Cambridge Antibody Technology Group plc entered a three-way licensing agreement as part of a settlement of potential patent litigation, and at the same time licensed a product and technology in two separate deals.

CAT and Enzon Pharmaceuticals Inc. dropped pending opposition to each other's European patents in the area of "diabodies" as part of a newly formed arrangement that also includes Micromet AG. In return, CAT gained access to a single-chain antibody (SCA) patent estate jointly owned by Micromet and Enzon in exchange for access to CAT's antibody phage display intellectual property. SCAs are separate pieces of monoclonal antibodies, which are found through phage display, while diabodies are a class of small bivalent and bispecific antibody fragments.

"The whole issue was the fact that single chains are used in some of CAT's technology," Kenneth Zuerblis, Enzon's vice president of finance and chief financial officer, told BioWorld Today. "It's really complementary for us to come together as opposed to saying CAT can't use single chains to do some of their phage display. So we brought the two together, because a key component to phage display is using single chains."

The trio received rights to develop antibody-based therapeutic and diagnostic products based on research that taps one another's technology. And in the end, each party could receive royalties from resulting products developed with licensed technology.

"Single-chain antibody technology basically reduces single chains down to a much smaller format consisting just of the binding region, and it can be done through microbial fermentation," Zuerblis said. "This addresses some of the shortfalls with antibodies. More importantly, it allows it to be targeted to a whole new segment of therapeutics - shorter-circulating-life therapies."

On the other hand, monoclonal antibodies have longer half-lives. Because of the shorter half-lives of SCAs, they potentially can address more therapeutic areas.

Cambridge, UK-based CAT received options to develop therapeutic and diagnostic SCA products as well as broad rights to SCA-based technologies for research. The latter provision includes the right to sublicense to collaborative partners. Zuerblis said CAT's phage display technology is based on SCA technology, and CAT also gained a two-year option to license SCA technology for use in antibody microarrays.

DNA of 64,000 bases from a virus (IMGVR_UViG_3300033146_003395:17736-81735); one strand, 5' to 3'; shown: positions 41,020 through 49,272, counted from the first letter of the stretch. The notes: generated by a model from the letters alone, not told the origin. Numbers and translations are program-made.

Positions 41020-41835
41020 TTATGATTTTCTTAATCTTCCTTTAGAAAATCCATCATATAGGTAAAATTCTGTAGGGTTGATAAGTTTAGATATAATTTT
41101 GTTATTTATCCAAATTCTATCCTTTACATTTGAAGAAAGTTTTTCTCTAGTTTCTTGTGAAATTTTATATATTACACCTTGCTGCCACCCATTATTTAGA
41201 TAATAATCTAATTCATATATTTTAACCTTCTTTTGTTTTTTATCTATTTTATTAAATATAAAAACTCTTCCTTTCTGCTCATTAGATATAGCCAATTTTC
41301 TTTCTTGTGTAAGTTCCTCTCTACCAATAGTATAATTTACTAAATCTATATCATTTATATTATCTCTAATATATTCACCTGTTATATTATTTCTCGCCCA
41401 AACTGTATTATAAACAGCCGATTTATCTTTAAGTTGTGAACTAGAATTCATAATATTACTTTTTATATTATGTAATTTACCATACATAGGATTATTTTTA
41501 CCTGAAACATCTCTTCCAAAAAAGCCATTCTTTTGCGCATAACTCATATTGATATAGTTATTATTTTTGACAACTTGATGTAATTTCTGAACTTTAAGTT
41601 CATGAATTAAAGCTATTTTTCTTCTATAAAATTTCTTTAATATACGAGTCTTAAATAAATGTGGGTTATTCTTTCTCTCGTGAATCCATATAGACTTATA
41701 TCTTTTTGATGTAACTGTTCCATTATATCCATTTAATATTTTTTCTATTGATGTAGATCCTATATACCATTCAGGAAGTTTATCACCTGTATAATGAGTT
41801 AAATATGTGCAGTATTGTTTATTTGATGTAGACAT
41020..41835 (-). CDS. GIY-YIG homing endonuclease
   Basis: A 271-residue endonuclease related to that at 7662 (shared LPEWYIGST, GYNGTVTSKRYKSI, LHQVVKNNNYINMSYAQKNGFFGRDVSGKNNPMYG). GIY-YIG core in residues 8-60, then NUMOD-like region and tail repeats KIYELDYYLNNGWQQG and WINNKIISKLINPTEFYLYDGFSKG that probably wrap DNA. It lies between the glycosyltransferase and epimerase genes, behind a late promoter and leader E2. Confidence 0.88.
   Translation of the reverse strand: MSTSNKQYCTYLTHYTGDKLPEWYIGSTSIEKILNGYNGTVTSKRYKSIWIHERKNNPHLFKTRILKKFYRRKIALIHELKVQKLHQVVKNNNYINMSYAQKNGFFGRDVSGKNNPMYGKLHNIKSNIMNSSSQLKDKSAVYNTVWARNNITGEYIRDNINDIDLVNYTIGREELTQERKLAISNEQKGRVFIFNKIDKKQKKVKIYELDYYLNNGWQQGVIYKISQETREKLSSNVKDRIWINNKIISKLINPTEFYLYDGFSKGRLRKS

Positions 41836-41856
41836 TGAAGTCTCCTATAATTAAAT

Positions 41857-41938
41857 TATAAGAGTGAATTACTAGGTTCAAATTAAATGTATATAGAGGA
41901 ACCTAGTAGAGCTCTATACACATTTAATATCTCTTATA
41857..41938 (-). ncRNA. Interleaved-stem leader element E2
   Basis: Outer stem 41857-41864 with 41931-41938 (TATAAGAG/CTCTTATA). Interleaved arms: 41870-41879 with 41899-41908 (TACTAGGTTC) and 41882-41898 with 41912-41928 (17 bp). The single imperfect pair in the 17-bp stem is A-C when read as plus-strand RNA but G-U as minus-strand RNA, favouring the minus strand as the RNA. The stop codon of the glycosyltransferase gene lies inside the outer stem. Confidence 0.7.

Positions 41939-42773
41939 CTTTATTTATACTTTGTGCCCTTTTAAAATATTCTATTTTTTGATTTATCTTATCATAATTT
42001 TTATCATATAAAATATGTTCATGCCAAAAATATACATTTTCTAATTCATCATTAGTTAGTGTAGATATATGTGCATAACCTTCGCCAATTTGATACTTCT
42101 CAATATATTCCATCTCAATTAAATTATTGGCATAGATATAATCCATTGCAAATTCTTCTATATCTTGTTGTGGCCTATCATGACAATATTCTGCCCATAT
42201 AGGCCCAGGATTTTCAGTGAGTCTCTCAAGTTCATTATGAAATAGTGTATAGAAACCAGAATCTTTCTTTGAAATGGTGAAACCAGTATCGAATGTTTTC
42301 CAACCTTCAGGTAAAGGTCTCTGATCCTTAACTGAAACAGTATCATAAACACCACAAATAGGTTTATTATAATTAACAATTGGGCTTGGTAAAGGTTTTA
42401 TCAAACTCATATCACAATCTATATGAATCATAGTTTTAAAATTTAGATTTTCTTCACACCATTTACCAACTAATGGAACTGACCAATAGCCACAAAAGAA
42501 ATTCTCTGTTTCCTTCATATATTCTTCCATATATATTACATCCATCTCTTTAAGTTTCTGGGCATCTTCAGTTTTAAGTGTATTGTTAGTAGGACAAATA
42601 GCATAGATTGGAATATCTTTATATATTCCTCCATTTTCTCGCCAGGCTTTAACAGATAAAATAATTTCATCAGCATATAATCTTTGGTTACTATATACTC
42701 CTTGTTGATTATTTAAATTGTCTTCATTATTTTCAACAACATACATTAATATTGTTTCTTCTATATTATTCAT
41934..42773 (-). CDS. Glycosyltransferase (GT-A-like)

"For areas where we're not going to come up with our own single chains, we're giving CAT the ability to screen their libraries to find single chains that can work for other people and license them," Zuerblis said. "In effect, they're doing licensing for us. And more importantly, we get access to CAT's libraries for development of our own compounds in combination with Micromet."

Munich, Germany-based Micromet and Bridgewater, N.J.-based Enzon will work within the parameters of their prior arrangement to use CAT's phage display technology to develop antibody products against a defined number of targets. The two also gained options to develop antibody products on their own, outside the scope of their collaboration.

Their multiyear deal, which combined their patents and knowledge to develop single-chain antibody therapeutics, includes equal sharing of research and development costs and an even split of revenues generated from technology licenses and commercialization of resulting products. Enzon also made an $8 million equity investment in privately held Micromet as part of the deal. (See BioWorld Today, April 12, 2002.)

"They have some complementary patents; we have the initial patent estate," Zuerblis said. "We brought the two companies together with a goal to identify two lead candidates in a two-year period, and we're working toward that."

Separate of the three-way dealings, CAT granted Micromet a nonexclusive license to MT201, a therapeutic cancer antibody specific to the epithelial tumor target EpCAM.

MT201, developed with CAT's phage display technology, is being co-developed with Milan, Italy-based Novuspharma SpA through a Phase II program scheduled to begin shortly.

Micromet received a worldwide license to all of CAT's antibody phage display technology patents, both pending and granted, to develop antibody-based products targeting the EpCAM antigen. In return, CAT will receive an up-front license fee from Micromet as well as milestone and royalty payments on human antibody-based products developed against the EpCAM target by Micromet and its partners.

CAT also granted Xerion Pharmaceuticals AG an option to license antibodies derived from its phage display libraries. The antibodies are directed against disease-associated protein targets characterized using Xerion's Xstream technologies.

The Xerion agreement follows an existing relationship established in a June 2001 deal involving the research use of CAT's libraries, after which the companies entered a joint research collaboration to investigate a target to treat allergic conditions. CAT would receive development-based milestone payments and royalties on antibody products developed by Xerion and its collaborators.

For its part, Enzon has two products about to enter Phase III studies - APG-Fresenius S for transplant rejection and PEG-Camptothecin.

The former product, already approved in Europe, was in-licensed from Fresenius AG, of Bad Homburg, Germany. Zuerblis said the late-stage studies needed for FDA approval would begin in the first half of next year, as would trials of PEG-Camptothecin for gastric and gastroesophageal cancer.

Other internal programs include additional PEG-enhanced products for a number of indications.

Enzon's stock (NASDAQ:ENZN) gained 24 cents Wednesday to close at $11.85. CAT's stock (NASDAQ:CATG) lost 25 cents to close at $8.75.